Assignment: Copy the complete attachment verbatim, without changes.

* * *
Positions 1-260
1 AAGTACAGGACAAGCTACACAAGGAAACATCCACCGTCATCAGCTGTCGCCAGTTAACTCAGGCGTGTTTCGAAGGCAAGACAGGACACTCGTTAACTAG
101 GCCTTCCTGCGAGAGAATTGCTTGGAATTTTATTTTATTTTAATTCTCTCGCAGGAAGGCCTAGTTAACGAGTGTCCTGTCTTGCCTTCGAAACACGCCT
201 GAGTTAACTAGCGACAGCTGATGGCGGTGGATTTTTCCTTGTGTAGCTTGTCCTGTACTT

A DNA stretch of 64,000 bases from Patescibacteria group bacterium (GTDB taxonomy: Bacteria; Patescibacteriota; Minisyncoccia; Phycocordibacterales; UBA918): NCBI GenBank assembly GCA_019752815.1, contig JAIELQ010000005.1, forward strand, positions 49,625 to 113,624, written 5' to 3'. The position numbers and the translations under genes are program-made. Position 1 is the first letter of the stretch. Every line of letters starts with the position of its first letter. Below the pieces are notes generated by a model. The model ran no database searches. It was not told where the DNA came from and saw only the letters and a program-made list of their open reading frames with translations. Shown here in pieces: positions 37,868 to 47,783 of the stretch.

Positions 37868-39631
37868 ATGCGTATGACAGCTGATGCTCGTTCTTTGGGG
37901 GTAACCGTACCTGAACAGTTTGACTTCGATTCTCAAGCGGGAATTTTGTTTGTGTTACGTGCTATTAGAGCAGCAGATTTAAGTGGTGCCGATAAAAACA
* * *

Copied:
Positions 1-260
1 AAGTACAGGACAAGCTACACAAGGAAACATCCACCGTCATCAGCTGTCGCCAGTTAACTCAGGCGTGTTTCGAAGGCAAGACAGGACACTCGTTAACTAG
101 GCCTTCCTGCGAGAGAATTGCTTGGAATTTTATTTTATTTTAATTCTCTCGCAGGAAGGCCTAGTTAACGAGTGTCCTGTCTTGCCTTCGAAACACGCCT
201 GAGTTAACTAGCGACAGCTGATGGCGGTGGATTTTTCCTTGTGTAGCTTGTCCTGTACTT

A DNA stretch of 64,000 bases from Patescibacteria group bacterium (GTDB taxonomy: Bacteria; Patescibacteriota; Minisyncoccia; Phycocordibacterales; UBA918): NCBI GenBank assembly GCA_019752815.1, contig JAIELQ010000005.1, forward strand, positions 49,625 to 113,624, written 5' to 3'. The position numbers and the translations under genes are program-made. Position 1 is the first letter of the stretch. Every line of letters starts with the position of its first letter. Below the pieces are notes generated by a model. The model ran no database searches. It was not told where the DNA came from and saw only the letters and a program-made list of their open reading frames with translations. Shown here in pieces: positions 37,868 to 47,783 of the stretch.

Positions 37868-39631
37868 ATGCGTATGACAGCTGATGCTCGTTCTTTGGGG
37901 GTAACCGTACCTGAACAGTTTGACTTCGATTCTCAAGCGGGAATTTTGTTTGTGTTACGTGCTATTAGAGCAGCAGATTTAAGTGGTGCCGATAAAAACA